This patent injustice has got to stop, but what do you expect when you raise an entire culture based in victimization, pander to them with affirmative action, and then put them in a situation where they are expected to act as sentient adults?

Rich K. in Randolph, N.J., writes:

Shouldn't someone who is billed as the coordinator of "Native" American studies at what I can only assume is a respected university know that "Native" Americans came across the land bridge from Asia during the last ice age? Thus, making them immigrants just like the rest of us. They may have come years before the Europeans, but they are not native to this part of the world.

Ken. I writes:

To say that the phrase "Pioneering New Frontiers" excludes Native Americans is to imply that there were no "pioneering" Native Americans - no explorers among them, and none who would dare to seek any new knowledge. Saying that the word "pioneer" is exclusionary to Natives is what demeans the Natives. It implies that that verb cannot apply to their people because it was used as an identifying label for another group.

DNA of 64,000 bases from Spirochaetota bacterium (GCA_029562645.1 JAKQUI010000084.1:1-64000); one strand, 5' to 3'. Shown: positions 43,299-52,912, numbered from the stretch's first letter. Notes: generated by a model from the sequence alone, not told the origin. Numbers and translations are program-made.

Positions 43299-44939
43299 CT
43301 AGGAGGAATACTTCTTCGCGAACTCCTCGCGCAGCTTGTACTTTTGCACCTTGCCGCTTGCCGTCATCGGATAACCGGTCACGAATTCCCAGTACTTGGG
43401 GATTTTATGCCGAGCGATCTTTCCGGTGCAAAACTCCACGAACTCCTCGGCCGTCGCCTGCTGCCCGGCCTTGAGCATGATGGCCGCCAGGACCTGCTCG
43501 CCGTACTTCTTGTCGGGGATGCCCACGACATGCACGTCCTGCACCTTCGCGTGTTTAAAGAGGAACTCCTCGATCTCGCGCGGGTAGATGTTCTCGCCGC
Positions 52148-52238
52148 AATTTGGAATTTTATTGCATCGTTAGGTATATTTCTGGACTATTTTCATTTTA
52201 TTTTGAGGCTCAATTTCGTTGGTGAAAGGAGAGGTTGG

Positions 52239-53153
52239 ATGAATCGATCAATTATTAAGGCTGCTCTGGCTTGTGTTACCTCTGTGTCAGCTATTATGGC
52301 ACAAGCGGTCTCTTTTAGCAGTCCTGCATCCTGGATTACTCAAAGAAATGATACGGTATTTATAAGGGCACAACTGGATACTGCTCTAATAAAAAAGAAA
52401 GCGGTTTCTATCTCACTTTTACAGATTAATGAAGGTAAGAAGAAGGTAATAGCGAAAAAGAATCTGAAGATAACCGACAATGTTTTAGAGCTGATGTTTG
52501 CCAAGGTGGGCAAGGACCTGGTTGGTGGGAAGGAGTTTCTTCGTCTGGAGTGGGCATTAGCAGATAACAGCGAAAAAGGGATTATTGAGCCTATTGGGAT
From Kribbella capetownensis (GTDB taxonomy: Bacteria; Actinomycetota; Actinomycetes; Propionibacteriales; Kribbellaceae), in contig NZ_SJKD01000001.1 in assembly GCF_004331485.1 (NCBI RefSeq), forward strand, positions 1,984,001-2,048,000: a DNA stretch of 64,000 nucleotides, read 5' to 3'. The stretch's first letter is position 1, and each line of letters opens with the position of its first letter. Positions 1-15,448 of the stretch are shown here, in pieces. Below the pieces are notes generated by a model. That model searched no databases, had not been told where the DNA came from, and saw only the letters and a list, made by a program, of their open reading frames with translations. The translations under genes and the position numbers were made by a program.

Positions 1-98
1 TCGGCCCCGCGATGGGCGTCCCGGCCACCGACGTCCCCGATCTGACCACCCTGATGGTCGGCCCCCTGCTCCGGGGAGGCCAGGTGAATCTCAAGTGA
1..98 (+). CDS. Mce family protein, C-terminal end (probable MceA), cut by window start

Victoria K. in the U.K. writes:

I find it remarkable that someone who claims to hate political correctness so much nevertheless defends one of the most insidious examples of it yet. If it's wrong for self-righteous pressure groups to distort language to suit their own aims, why do anti-abortion groups who call themselves pro-life not fall into this category? Is it any wonder that the Los Angeles Times gets confused?

I'm in favor of abortion rights, yet at times I've got confused and said I'm pro-life because I think my viewpoint is more, um, pro-life than that of an anti-abortionist. But still, I'd be willing to leave the term alone if the anti-abortion lobby could do the same.

Vince B. in Medina, Ohio, writes:

I got a laugh out of your "for the birds" report concerning a Northern Italian town requiring pet owners to ensure equal portions are served to their pets. It's widely known that dogs can't discern portion size. When I give my little Pug a piece of hamburger bun while tossing the whole burger into my Bulldog's mouth, the Pug has no idea he's getting the short end of the stick. But what do I know; I still ignorantly call myself a dog owner vs. a "dog guardian."

Amit. K. writes:

You have trivialized the difference between political correctness and civil sensibility. Thanks a lot.